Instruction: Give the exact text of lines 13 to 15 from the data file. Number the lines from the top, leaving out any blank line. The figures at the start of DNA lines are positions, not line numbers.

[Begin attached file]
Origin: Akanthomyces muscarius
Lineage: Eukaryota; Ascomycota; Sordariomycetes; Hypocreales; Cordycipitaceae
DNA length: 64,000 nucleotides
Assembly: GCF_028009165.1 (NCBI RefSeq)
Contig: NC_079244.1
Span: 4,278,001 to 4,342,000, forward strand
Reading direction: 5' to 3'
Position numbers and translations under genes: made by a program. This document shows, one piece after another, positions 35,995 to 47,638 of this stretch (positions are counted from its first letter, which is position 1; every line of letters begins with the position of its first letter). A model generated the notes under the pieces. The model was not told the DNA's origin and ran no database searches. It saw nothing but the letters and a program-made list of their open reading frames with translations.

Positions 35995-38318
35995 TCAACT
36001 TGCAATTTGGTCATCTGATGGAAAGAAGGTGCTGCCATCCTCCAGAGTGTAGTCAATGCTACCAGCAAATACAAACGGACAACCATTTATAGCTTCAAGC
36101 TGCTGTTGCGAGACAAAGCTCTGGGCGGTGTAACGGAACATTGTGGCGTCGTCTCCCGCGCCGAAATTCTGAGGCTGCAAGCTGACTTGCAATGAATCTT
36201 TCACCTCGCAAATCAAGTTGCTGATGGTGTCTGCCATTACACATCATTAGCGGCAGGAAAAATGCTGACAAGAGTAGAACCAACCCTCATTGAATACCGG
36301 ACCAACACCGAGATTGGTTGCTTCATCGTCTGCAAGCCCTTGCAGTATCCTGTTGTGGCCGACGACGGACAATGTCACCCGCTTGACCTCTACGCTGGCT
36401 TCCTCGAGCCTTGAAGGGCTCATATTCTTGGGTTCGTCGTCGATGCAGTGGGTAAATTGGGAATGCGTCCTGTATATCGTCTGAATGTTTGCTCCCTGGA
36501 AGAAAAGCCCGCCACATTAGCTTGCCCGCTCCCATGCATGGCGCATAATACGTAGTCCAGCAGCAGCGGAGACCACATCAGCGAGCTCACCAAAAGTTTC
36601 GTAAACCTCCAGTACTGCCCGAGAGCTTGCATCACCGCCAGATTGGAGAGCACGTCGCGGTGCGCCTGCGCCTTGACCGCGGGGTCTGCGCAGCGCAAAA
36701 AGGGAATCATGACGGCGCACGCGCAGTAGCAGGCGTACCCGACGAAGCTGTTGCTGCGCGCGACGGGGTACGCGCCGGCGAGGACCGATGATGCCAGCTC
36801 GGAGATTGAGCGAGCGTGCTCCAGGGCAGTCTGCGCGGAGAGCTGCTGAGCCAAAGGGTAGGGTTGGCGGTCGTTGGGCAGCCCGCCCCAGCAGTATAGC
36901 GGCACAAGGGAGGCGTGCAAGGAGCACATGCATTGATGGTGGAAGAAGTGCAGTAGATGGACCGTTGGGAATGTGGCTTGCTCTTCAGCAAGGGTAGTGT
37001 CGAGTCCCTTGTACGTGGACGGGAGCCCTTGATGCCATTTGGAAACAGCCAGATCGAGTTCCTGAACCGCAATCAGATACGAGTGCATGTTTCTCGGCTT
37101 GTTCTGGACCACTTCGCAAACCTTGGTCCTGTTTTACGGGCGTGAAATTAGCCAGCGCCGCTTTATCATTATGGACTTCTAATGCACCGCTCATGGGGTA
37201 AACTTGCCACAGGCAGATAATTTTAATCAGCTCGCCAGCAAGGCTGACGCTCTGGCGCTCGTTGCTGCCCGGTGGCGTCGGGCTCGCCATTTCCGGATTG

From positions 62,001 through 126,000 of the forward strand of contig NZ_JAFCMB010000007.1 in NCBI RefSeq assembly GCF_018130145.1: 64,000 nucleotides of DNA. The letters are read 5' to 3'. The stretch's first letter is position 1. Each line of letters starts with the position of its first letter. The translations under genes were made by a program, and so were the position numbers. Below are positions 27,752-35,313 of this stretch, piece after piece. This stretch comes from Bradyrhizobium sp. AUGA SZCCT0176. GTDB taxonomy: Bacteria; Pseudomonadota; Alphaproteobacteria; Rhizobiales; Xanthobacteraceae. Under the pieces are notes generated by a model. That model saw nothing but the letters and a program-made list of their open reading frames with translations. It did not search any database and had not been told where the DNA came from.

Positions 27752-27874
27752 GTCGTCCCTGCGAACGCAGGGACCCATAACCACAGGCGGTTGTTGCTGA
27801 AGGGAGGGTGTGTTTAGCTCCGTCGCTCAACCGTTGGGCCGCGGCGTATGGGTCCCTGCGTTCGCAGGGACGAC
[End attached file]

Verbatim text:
36201 TCACCTCGCAAATCAAGTTGCTGATGGTGTCTGCCATTACACATCATTAGCGGCAGGAAAAATGCTGACAAGAGTAGAACCAACCCTCATTGAATACCGG
36301 ACCAACACCGAGATTGGTTGCTTCATCGTCTGCAAGCCCTTGCAGTATCCTGTTGTGGCCGACGACGGACAATGTCACCCGCTTGACCTCTACGCTGGCT
36401 TCCTCGAGCCTTGAAGGGCTCATATTCTTGGGTTCGTCGTCGATGCAGTGGGTAAATTGGGAATGCGTCCTGTATATCGTCTGAATGTTTGCTCCCTGGA